1 in 8 New Yorkers Is on Oxy [UPDATE]


UPDATE: As a commenter pointed out, the numbers presented were for prescriptions filled, not New Yorkers who received a prescription or were taking oxycodone at any given time. Also, due to the presence of the drug on the black market, many pills are taken out of state to be distributed illegally.

If you were wondering why 13 percent of the commuters on your subway car this morning were drooling and looking into space, the Wall Street Journal may have a clue: prescriptions for oxycodone, the generic name of the powerful pain pill OxyContin, have doubled in New York City between 2007 and 2010. More than one million New Yorkers (about one-eighth the population) were legally jammed to the gills in 2010.

While the city is spending $75 million annually on pot busts, citizens are getting their jollies on oxycodone pills, or as they are called on the street: OCs, blues, 40s, 80s, hillbilly heroin, kickers, and Toucan Slammers (the last one is ours):

In 2010, more than 1 million prescriptions for oxycodone — the generic name for an opiate-based pain reliever commonly prescribed as OxyContin — were filled in the five boroughs, Bridget Brennan, the city’s special narcotics prosecutor, told the City Council’s Public Safety Committee.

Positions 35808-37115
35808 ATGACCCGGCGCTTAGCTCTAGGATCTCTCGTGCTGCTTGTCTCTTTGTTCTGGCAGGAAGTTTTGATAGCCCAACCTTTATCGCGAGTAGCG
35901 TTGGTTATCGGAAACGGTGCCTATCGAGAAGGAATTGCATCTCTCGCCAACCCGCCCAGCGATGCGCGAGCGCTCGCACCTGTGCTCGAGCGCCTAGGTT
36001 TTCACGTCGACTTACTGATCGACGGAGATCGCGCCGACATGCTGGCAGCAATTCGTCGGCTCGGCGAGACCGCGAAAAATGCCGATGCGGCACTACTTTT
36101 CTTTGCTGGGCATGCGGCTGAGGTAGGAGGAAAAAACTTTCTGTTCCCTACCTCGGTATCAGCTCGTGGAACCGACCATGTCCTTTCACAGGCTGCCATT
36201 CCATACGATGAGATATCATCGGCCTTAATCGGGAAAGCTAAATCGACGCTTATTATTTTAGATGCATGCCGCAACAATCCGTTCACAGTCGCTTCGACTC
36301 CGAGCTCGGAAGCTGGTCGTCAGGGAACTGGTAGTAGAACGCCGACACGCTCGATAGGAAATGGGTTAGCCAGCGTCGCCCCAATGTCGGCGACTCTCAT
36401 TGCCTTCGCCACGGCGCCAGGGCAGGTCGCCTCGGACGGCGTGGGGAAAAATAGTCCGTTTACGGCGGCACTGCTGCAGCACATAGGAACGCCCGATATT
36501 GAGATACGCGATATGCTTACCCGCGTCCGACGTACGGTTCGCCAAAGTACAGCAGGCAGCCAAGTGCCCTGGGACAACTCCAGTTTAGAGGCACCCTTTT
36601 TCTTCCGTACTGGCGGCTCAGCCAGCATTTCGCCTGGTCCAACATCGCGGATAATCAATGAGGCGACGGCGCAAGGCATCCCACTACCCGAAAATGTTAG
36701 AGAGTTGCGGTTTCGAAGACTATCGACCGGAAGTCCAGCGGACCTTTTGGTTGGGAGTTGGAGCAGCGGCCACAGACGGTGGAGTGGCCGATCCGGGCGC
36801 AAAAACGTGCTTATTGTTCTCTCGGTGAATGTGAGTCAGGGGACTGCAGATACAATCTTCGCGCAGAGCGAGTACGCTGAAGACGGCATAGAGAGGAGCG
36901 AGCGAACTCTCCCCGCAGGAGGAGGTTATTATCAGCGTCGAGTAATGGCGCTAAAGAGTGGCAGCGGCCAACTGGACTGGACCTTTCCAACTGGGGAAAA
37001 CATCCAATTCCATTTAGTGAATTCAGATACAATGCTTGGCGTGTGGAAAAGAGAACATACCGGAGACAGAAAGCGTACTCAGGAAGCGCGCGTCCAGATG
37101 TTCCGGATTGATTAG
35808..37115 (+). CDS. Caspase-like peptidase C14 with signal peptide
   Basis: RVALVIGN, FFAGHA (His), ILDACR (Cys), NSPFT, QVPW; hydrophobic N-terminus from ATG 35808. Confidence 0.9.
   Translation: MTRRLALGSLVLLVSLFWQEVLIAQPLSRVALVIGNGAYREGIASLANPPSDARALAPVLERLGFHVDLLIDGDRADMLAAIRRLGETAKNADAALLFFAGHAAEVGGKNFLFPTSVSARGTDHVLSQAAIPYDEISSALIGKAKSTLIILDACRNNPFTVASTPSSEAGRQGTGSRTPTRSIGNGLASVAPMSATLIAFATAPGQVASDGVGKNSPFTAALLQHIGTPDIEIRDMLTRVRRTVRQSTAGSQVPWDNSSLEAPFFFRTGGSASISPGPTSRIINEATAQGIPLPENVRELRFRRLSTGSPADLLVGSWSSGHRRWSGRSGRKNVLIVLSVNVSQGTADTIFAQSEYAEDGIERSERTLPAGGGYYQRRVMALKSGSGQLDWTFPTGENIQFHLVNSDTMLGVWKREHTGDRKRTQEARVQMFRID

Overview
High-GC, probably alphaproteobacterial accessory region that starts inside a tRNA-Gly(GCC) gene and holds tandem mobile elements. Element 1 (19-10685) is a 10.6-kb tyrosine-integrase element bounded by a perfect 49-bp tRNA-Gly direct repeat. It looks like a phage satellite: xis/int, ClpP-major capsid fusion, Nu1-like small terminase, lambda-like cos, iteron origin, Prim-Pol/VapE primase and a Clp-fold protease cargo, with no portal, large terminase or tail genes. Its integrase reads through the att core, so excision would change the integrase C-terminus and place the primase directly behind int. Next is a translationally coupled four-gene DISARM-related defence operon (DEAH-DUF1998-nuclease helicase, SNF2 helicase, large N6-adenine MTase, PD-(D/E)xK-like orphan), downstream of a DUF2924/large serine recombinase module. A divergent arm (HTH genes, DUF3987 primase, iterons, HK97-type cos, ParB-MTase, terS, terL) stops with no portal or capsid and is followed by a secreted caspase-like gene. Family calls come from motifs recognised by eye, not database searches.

That equates to one prescription for every eight people in New York City, or 13 percent of the total population.

In 2007, half a million of these prescriptions were filled.

So what could the reason have been for nearly half a million New Yorkers deciding, “I need some synthetic heroin,” between 2007 and 2010? We have some guesses:

  • Needed to convincingly produce the symptoms of swine flu
  • Had to cope with the disappointment of losing out on the 2008 Nobel Prize in Chemistry to Martin Chalfie, Osamu Shimomura, and Roger Y. Tsien
  • Hurt self doing the Cupid Shuffle
  • It was prescribed for bulging disk suffered shortly after being drafted 6th overall by Isiaih Thomas
  • David Lee Roth called and wanted to give the tour one more shot

Oxy Usage Doubles in Three Years [WSJ]